Control of tuberculosis caused by multidrug-resistant (MDR) Mycobacterium (M.) tuberculosis has become one of the major problems throughout the world. Understanding of the molecular mechanisms of resistance may help in the development of novel methods for the rapid and precise detection of drug-resistant M. tuberculosis. Eight agents have been recommended to treat tuberculosis. Isoniazid (INH), rifampicin (RFP), pyrazinamide (PZA), streptomycin(SM), and ethambutol (EB) are used as the first line agents, and the others are the second line agents. MDR M. tuberculosis strains are resistant both to INH and RFP which have the most effective bactericidal activity to M. tuberculosis. Nearly 95% of RFP resistant strains possess a mutation on the rpoB gene encoding a DNA-dependent RNA polymerase. INH particularly shows an inhibition of the cell wall synthesis of M. tuberculosis and approximately 90% of INH resistant strains have a mutation on the inhA, katG, and ahpG gene encoding enzymes related to a mycolic acid synthesis of cell wall. PZA resistant strains have a mutation on the pncA gene encoding a pyrazinamidase which degradates pyrazinamide to a bactericidal substance, pyrazinoic acid. SM resistant strains have a mutation on the rrs and rpsL gene encoding a 16S rRNA and a S12 ribosomal subunit protein, respectively. EB resistant strains have a mutation on the embB gene encoding a arabinosyl transferase which catalyzes cell wall synthesis. Resistant mechanisms of second-line agents have also been identified. Recently, rapid detection methods for RFP and INH resistant mutations have been developed on the basis of these studies.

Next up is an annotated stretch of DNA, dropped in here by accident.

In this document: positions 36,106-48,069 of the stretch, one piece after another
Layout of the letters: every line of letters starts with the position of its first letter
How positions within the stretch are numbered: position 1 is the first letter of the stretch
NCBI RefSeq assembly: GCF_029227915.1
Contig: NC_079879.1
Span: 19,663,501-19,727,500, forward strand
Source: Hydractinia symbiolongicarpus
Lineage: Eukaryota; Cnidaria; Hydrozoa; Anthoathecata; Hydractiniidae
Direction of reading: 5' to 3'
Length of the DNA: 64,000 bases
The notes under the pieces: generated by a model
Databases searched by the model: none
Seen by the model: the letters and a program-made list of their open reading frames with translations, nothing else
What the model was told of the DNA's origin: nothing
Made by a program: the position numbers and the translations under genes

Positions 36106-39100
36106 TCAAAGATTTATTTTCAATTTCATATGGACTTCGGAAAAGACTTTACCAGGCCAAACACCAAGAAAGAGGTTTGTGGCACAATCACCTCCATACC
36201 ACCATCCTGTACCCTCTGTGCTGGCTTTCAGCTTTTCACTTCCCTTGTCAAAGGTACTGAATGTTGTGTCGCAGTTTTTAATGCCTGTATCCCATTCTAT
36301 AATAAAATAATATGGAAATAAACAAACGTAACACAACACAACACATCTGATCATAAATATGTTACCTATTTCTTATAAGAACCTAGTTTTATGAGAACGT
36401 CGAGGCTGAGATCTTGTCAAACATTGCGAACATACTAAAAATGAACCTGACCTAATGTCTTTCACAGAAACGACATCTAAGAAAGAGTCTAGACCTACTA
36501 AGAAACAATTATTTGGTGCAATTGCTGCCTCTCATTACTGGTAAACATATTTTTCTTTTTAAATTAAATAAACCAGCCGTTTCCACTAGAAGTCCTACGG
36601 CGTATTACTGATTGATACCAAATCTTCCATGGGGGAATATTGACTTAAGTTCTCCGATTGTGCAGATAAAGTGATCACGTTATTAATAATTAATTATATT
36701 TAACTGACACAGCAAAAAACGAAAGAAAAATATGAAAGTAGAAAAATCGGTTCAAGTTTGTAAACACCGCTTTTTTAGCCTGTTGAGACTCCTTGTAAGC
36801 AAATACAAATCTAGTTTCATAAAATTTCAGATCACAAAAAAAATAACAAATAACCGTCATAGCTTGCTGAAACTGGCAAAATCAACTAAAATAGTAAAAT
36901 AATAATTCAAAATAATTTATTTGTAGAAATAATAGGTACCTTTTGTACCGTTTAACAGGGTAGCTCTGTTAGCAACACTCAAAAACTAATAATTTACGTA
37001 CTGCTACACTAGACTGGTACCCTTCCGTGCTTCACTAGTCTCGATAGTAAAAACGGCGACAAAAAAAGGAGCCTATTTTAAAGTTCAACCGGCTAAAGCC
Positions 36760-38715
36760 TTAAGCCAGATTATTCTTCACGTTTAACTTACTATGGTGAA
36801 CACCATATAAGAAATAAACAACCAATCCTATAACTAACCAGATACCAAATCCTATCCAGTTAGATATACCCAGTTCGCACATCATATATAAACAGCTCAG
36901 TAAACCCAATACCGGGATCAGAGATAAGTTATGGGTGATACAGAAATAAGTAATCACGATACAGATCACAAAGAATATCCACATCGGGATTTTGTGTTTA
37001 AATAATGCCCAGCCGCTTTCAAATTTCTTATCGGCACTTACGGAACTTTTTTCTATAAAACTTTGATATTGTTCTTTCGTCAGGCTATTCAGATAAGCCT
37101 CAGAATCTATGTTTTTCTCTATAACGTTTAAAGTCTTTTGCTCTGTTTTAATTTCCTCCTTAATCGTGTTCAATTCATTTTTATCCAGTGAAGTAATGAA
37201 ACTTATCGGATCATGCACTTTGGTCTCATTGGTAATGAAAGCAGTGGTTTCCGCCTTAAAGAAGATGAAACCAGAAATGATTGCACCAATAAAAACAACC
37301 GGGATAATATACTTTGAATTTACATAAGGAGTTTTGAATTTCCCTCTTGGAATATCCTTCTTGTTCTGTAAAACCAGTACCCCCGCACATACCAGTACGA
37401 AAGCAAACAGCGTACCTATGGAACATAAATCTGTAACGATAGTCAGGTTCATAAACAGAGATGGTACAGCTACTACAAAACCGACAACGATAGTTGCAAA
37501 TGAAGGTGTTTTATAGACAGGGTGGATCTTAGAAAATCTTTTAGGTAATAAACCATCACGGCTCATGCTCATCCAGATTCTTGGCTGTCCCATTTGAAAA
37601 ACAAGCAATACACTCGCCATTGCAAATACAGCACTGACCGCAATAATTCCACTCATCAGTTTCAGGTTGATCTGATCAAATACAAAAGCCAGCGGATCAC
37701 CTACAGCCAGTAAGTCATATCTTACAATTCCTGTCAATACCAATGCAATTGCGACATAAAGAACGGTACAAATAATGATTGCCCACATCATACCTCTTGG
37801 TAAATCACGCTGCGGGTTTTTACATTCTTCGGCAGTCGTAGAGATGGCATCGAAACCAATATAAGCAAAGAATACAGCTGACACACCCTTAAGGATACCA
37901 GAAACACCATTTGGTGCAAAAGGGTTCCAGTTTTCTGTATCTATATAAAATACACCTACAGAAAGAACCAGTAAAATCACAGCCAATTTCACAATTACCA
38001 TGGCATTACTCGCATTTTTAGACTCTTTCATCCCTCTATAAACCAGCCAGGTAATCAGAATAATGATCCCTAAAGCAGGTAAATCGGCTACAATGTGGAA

All Science Journal Classification (ASJC) codes
- Public Health, Environmental and Occupational Health